Exercise Not a Vital Component of Video Games

Is it just me, or are you sick and tired of all these so-called “active” video games? I mean, is exercise really a vital part of of our virtual libraries? I don’t think it is.

First, it was the Wii itself. Packaged with Wii Sports, it was supposed to get gamers ‘off the couch’ and into their games. To be fair, it succeeded for the first couple of weeks. After that, most of the Wii owners I know went back to playing their other consoles, and allowed the Wii to gather dust. Personally, I’ve found that mine makes a fine doorstop.

wii_fit_box_frontThe next ‘fitness’ release was Wii Fit. Basically a balance board with batteries, Wii Fit allowed players to follow along with an on-screen trainer to get in shape. Unfortunately, it also informed you of exactly how overweight you were when you started, and chided you for not exercising enough. As if I don’t have a wife to do that for me!

Now EA has EA Sports Active coming out May 19. Active was designed with an actual personal trainer to help you lose more weight! Yeah, that’s right. The only reason I haven’t been using my consoles as exercise platforms was the lack of a real personal trainer.

But neither of these are the worst. At least I can avoid these types of games. Today I learned about a much worse offender, one that will likely be purchased by well-meaning spouses and parents everywhere.

Today, I heard about a new product called jOG. Made by a company in the UK, jOG connects to the Wii and replaces the nunchuk controls for movement. Looking similar to a pedometer, jOG turns your steps into character movement on the screen. So, instead of pushing an analog stick to move, you actually have to run in place to move your character.

jogNow, don’t take this the wrong way, but WTF?

Let’s say I love to play Madden (not that I play Madden on the Wii, but work with me here). So, every time I want to move my player, I have to actually run? If I’m going to go to all that trouble, why not just go outside and actually PLAY FOOTBALL? What about a game like Call of Duty? Do we really want to spend our time trying to line up a rifle shot while running in place? Did I just enlist in the Army when I wasn’t looking?

The concept of the jOG is simply counter-intuitive to the video game lifestyle. I realize that this is something people are looking to change, but the jOG isn’t going to do it. Let’s postulate a typical scenario. Mom wants Junior to be more active, so she buys him a jOG. “He loves video games, so this will be perfect,” she thinks.

WRONG. Junior isn’t going to use that silly thing. It’s going to be gathering dust in a bin somewhere after about 10 minutes of try-out time. Mom’s out $40 or $50, and Junior’s still a big fat ass.

So, what’s the moral of this story? It’s simple. Video games are not for exercise. By definition, they are sedentary activities. If you want to lose weight, get your ass off the couch and go exercise. If you want to play games, then play games.

Am I the only one that feels this way? Do you see your consoles as an exercise medium?

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7 Comments on Exercise Not a Vital Component of Video Games


On May 1, 2009 at 12:22 pm

Amen! Our Wii is the least used console in the house. Even our 5yr old uses the Xbox 360 and PS3 more.


On May 1, 2009 at 1:05 pm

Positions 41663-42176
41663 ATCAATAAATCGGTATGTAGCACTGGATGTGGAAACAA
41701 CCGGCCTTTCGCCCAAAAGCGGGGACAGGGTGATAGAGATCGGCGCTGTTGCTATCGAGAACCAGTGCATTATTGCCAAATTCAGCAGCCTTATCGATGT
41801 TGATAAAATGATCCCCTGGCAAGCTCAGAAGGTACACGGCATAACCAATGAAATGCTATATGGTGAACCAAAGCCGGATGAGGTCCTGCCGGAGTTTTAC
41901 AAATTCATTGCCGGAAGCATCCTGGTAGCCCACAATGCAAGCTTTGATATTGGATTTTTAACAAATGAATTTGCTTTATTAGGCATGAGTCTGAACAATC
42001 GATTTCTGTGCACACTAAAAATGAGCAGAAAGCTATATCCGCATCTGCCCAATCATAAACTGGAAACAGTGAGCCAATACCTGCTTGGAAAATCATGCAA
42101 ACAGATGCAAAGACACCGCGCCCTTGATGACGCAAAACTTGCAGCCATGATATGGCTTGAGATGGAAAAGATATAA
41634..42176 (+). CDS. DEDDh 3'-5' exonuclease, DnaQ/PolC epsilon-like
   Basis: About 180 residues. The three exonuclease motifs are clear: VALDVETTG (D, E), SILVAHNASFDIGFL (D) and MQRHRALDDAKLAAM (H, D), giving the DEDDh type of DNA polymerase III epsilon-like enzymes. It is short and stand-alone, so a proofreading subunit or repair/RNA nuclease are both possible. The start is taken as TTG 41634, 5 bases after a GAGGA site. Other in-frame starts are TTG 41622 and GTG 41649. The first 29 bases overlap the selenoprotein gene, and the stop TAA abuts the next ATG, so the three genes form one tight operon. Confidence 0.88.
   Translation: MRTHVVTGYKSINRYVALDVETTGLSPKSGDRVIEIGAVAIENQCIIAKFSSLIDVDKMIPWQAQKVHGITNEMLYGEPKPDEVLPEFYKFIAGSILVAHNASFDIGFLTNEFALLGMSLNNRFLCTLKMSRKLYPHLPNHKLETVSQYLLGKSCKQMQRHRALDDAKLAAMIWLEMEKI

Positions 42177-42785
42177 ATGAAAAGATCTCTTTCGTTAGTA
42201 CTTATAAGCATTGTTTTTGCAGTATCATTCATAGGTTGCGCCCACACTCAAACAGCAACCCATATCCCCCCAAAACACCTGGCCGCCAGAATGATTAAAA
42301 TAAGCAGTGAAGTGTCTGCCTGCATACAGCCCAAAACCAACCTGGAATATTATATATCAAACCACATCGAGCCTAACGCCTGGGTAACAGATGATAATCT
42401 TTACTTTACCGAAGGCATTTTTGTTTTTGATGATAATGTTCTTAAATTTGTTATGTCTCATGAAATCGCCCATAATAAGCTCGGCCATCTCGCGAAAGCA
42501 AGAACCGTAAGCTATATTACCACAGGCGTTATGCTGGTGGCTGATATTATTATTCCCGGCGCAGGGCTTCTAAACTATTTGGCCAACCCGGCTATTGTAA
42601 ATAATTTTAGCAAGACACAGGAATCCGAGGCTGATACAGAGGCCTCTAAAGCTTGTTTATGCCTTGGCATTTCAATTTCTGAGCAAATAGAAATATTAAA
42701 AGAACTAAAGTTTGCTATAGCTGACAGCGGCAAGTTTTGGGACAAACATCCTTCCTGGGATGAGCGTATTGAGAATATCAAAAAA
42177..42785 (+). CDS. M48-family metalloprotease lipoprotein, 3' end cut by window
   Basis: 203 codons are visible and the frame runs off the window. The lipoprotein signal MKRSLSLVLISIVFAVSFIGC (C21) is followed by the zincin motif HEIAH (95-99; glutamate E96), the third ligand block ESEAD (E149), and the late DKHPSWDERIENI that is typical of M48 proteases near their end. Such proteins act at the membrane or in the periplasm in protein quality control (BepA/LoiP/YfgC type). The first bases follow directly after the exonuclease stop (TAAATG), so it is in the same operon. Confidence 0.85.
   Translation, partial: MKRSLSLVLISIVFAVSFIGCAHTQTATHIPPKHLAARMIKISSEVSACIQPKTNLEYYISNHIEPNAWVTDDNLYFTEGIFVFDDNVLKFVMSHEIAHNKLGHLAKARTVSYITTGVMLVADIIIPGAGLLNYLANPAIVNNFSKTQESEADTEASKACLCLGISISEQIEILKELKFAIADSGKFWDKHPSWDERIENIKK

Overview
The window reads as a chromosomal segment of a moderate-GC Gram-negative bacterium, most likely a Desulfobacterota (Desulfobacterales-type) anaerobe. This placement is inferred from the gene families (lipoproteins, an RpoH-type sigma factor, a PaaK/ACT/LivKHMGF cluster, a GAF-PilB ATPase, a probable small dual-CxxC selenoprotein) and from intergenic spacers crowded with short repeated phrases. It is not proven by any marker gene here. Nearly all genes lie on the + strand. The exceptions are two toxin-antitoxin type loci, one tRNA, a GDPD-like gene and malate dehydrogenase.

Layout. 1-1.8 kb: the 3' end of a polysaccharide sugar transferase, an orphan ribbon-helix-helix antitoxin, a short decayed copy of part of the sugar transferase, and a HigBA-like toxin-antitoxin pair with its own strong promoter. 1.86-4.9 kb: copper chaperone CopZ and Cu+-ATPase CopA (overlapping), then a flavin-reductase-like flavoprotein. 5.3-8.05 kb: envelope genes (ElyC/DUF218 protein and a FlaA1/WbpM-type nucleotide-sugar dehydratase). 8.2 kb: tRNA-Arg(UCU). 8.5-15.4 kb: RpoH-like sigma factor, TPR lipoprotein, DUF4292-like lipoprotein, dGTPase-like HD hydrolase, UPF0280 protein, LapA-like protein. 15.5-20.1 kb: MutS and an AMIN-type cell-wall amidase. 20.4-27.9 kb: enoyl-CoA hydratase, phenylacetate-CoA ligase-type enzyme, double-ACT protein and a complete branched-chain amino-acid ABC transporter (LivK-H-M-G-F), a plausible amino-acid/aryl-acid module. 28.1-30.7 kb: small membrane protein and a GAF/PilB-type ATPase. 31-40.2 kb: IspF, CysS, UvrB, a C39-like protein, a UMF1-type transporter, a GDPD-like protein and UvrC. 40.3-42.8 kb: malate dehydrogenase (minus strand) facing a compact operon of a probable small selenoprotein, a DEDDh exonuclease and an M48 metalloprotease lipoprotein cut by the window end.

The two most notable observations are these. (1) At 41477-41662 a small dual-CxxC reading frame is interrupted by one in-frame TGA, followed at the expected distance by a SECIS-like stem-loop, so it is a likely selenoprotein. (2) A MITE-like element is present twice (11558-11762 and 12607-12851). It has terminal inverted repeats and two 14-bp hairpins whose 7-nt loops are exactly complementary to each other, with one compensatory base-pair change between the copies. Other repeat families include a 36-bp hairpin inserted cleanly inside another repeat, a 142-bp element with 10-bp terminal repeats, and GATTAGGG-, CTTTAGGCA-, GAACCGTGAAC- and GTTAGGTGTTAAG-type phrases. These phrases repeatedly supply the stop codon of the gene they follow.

“The concept of the jOG is simply counter-intuitive to the video game lifestyle” What exactly is a video game lifestyle? My wife is a doctor, I’m an EMT; both of us spend copious amounts of time on games like Mario Kart, SF4 and CS:S. My friend is in the oil field and he spends equal amounts of time gaming, another friend is 26 and lives with his mom and well he probably spends more time on than any of the rest of us, but still my point is the “video game lifestyle” of the past has really started to disappear recently due to things like the jOG (well maybe not specifically) but these innovations have allowed for the gaming market to expand and reach people that it would normally not reach. For example my mother bought a Wii Fit, the first “video game” anything she has ever owned and now she’s playing baseball and tennis and even Resident Evil, kinda weird but pretty damn cool. So this thing may seem pointless to you but it might just be another tool that can convert a few more unwitting victims to the dark side ;) So I say keep these crazy things coming and maybe next year Wii Knitting will get my great grandma into gaming.


On May 1, 2009 at 2:08 pm

The only reason the Wii is used less in our house then the PS3 is because we watch Blu-Ray movies on the PS3. If it is actual gaming you are talking about…the PS3 is used the least. Go Marlins!!!!

Ron Whitaker

On May 1, 2009 at 3:45 pm

To be fair, I should have probably expounded on the idea of ‘video game lifestyle.’ I think I meant the prevalent video game culture, or the idea that video games are supposed to be an escape from the real world. They’re supposed to be a place where we can shed our real life restrictions, and fill the shoes of super heroes, soldiers, space pilots, or nefarious villans.

Fitness games go against that grain, and they remind us of our own limitations. That’s what I was getting at.

I do agree that the Wii is growing the gaming base. There’s no question about that.

havoc of smeg

On May 3, 2009 at 5:34 pm

heres an interesting point, an excercise bike, a set of basic dumbbells and a jog round the block actually works out cheaper than a nintendo wii.

you probably get a better work out, too!


On June 12, 2009 at 2:09 am

About that whole jOG and Junior scenario.

Mom thinks Junior is too overweight and lazy. Sure Junior might want to just toss the jOG aside. But if he wants to play his Wii. Which is his only gaming console in the house then he will use it because his mom takes away the numchuck that the jOG replaces.


On June 12, 2009 at 2:10 am

Sure. But how much fun are you having?